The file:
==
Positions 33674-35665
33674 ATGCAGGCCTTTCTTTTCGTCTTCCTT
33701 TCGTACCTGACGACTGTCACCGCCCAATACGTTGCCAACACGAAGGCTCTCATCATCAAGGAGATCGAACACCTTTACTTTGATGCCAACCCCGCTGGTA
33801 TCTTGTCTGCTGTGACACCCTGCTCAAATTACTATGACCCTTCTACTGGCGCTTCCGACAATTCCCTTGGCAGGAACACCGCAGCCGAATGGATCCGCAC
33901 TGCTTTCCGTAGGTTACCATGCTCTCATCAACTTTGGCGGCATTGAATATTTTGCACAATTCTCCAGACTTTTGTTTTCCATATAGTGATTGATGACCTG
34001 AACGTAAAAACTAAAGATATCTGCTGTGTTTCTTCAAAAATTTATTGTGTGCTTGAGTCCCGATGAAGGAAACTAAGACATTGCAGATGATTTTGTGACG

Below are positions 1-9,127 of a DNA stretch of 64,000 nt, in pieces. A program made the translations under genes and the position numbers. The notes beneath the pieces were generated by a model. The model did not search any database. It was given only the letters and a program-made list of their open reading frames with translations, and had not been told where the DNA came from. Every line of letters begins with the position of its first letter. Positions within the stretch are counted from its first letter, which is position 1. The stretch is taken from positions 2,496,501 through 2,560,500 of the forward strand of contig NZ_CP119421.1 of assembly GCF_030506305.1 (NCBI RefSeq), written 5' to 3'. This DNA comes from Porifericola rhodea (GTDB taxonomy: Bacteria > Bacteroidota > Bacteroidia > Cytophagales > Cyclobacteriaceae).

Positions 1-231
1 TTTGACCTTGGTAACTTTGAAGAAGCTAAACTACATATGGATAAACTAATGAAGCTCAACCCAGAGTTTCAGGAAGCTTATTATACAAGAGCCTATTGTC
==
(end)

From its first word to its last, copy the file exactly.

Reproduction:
Positions 33674-35665
33674 ATGCAGGCCTTTCTTTTCGTCTTCCTT
33701 TCGTACCTGACGACTGTCACCGCCCAATACGTTGCCAACACGAAGGCTCTCATCATCAAGGAGATCGAACACCTTTACTTTGATGCCAACCCCGCTGGTA
33801 TCTTGTCTGCTGTGACACCCTGCTCAAATTACTATGACCCTTCTACTGGCGCTTCCGACAATTCCCTTGGCAGGAACACCGCAGCCGAATGGATCCGCAC
33901 TGCTTTCCGTAGGTTACCATGCTCTCATCAACTTTGGCGGCATTGAATATTTTGCACAATTCTCCAGACTTTTGTTTTCCATATAGTGATTGATGACCTG
34001 AACGTAAAAACTAAAGATATCTGCTGTGTTTCTTCAAAAATTTATTGTGTGCTTGAGTCCCGATGAAGGAAACTAAGACATTGCAGATGATTTTGTGACG

Below are positions 1-9,127 of a DNA stretch of 64,000 nt, in pieces. A program made the translations under genes and the position numbers. The notes beneath the pieces were generated by a model. The model did not search any database. It was given only the letters and a program-made list of their open reading frames with translations, and had not been told where the DNA came from. Every line of letters begins with the position of its first letter. Positions within the stretch are counted from its first letter, which is position 1. The stretch is taken from positions 2,496,501 through 2,560,500 of the forward strand of contig NZ_CP119421.1 of assembly GCF_030506305.1 (NCBI RefSeq), written 5' to 3'. This DNA comes from Porifericola rhodea (GTDB taxonomy: Bacteria > Bacteroidota > Bacteroidia > Cytophagales > Cyclobacteriaceae).

Positions 1-231
1 TTTGACCTTGGTAACTTTGAAGAAGCTAAACTACATATGGATAAACTAATGAAGCTCAACCCAGAGTTTCAGGAAGCTTATTATACAAGAGCCTATTGTC